Dehydrating Mushrooms


You can air-dry, oven dry or use a dehydrator to dry your mushrooms.  For the purpose of this article, I will be focusing on using the dehydrator.

Why dry mushrooms?

Mushrooms rehydrate to almost the same consistency as fresh mushrooms, so this is a great way to store them for longer periods than they would last any other way.  You retain most of their nutrients when dehydrating, and they also tend to pick up better flavor.  They also grind down well into a powder which is great for getting mushroom taste into dishes that you may not want to actually feel them.  My husband can’t stand the texture of mushrooms, but he enjoys dishes made from soups that contain them.  This has been a great way to include homemade ‘cream of mushroom soup’ in the meals we all enjoy.  You could also mix powered mushrooms into sauces that normally contain them to avoid the texture but still enjoy the flavor.  You can actually buy dehydrated mushrooms, but if you have a dehydrator search out mushrooms when they are on sale or clearanced because they are at or near their sell-by date for the best deal – or learn to grow them yourself.

How To:

Wash your mushrooms to get any dirt off, then slice them in even thicknesses about 1/4 – 1/2 inch.  You can buy mushrooms already washed and sliced if you desire. Lay them on your dehydrator trays in a single layer and turn it on to the vegetable setting or around 110F.  Dry them for 4-8+ hours.  How long dehydrating takes depends on how thick you have sliced them.  When they are dry, they will feel extremely light and should crack like a dry cracker without giving you too hard a time.

Store in an airtight container in your pantry.  They will last at least a year so long as the conditions are right.  Avoid lots of exposure to light, heat and of course keep it away from moisture!

To Use:

To rehydrate quickly, pour boiling water over the amount of mushrooms you want to rehydrate and cover, letting it sit.  This will rehydrate them quickly, however, their flavor may get lost in the soaking liquid.  To rehydrate slowly, soak them 30 minutes to overnight (thinly sliced mushrooms should rehydrate quickly) in room temperature water.  They will retain more flavor this way.  Or, add dry mushrooms right to soup and they will rehydrate as it cooks.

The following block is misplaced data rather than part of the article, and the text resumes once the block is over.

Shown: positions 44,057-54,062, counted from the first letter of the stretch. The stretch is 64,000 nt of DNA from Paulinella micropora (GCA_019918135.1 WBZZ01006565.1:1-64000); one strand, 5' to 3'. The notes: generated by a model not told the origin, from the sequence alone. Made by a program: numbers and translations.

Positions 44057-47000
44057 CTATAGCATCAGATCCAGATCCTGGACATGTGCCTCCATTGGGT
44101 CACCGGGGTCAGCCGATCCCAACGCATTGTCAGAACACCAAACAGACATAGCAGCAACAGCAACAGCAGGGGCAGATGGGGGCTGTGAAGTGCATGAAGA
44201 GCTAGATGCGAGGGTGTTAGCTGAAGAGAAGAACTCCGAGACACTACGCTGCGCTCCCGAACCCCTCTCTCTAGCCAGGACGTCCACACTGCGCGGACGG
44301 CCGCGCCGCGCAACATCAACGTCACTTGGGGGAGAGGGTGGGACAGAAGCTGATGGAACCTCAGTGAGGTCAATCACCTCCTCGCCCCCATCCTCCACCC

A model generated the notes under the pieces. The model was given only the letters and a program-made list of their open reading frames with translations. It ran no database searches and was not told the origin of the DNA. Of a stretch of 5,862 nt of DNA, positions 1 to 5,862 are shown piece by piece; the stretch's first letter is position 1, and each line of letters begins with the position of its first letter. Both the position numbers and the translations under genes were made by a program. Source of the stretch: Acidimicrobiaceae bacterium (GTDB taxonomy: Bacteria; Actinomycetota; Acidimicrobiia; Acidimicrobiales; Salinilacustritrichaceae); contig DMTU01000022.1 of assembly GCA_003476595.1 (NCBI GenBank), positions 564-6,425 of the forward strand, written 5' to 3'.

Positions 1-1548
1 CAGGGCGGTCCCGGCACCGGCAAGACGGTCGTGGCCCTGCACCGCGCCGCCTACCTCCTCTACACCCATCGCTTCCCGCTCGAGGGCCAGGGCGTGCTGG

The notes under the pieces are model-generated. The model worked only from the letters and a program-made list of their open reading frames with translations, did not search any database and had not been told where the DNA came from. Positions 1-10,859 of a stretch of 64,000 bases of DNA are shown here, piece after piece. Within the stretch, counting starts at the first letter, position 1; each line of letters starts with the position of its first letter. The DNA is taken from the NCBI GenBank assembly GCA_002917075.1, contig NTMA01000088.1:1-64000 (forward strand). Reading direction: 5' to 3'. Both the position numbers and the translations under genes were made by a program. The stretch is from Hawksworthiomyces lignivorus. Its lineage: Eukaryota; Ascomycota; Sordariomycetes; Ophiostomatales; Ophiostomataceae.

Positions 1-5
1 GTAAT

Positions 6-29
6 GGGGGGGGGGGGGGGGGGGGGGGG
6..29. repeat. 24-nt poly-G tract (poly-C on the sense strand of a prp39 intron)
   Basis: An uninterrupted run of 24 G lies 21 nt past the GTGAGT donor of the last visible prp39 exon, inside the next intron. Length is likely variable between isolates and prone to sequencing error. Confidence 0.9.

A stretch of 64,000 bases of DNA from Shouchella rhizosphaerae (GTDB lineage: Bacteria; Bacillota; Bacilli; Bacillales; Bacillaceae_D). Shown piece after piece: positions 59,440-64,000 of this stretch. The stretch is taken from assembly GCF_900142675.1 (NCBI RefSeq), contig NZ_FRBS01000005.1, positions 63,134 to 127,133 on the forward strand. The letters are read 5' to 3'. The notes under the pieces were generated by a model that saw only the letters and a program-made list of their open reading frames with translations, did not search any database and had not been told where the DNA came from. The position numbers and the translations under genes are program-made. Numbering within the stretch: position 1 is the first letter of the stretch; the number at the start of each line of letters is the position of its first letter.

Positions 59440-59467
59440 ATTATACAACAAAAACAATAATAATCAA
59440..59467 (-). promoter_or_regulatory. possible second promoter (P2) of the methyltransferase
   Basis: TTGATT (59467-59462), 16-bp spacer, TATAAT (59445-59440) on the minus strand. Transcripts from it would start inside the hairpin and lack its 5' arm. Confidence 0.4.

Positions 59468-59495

You can save the soaking liquid, which has flavor, and use it in future cooking.  Beware of grit though, it will settle at the bottom of the container you are soaking your mushrooms in.  Pour the liquid slowly from the container and stop before the grit pours out.

Rinse your mushrooms before use – it won’t remove flavor but it will remove grit.


Most recipes include mushrooms as an ingredient by weight.  You can weigh a portion of your mushrooms – perhaps by ounce or pound – and keep them on a  separate tray(S) then weigh or measure them by weight or cup after drying so you have an idea of how they will convert.

Here are some helpful notes:

1 pound fresh button mushrooms = 20 to 24 medium mushrooms 
• 1 pound fresh button mushrooms = 5 cups sliced 
• 1 pound fresh = 6 cups chopped 
• 1 pound fresh button mushrooms = 2 cups sliced and cooked 
• 1 pound fresh = 2 cups cooked 
• 1 pound fresh mushrooms = 3 ounces dried and reconstituted
8 ounces sliced fresh mushrooms = 1-1/2 ounces dried mushrooms plus 3/4 cup boiling water
1-1/2 ounces dried mushrooms = 8 ounces sliced fresh
• 1-1/2 ounces dried mushrooms = 4 ounces drained canned sliced
• 1 Tablespoon powdered mushrooms = 3 Tablespoons whole dried mushrooms
• 1 Tablespoon powdered mushrooms = 4 ounces fresh mushrooms
1 Tablespoon powdered mushrooms = 2 ounces canned mushrooms

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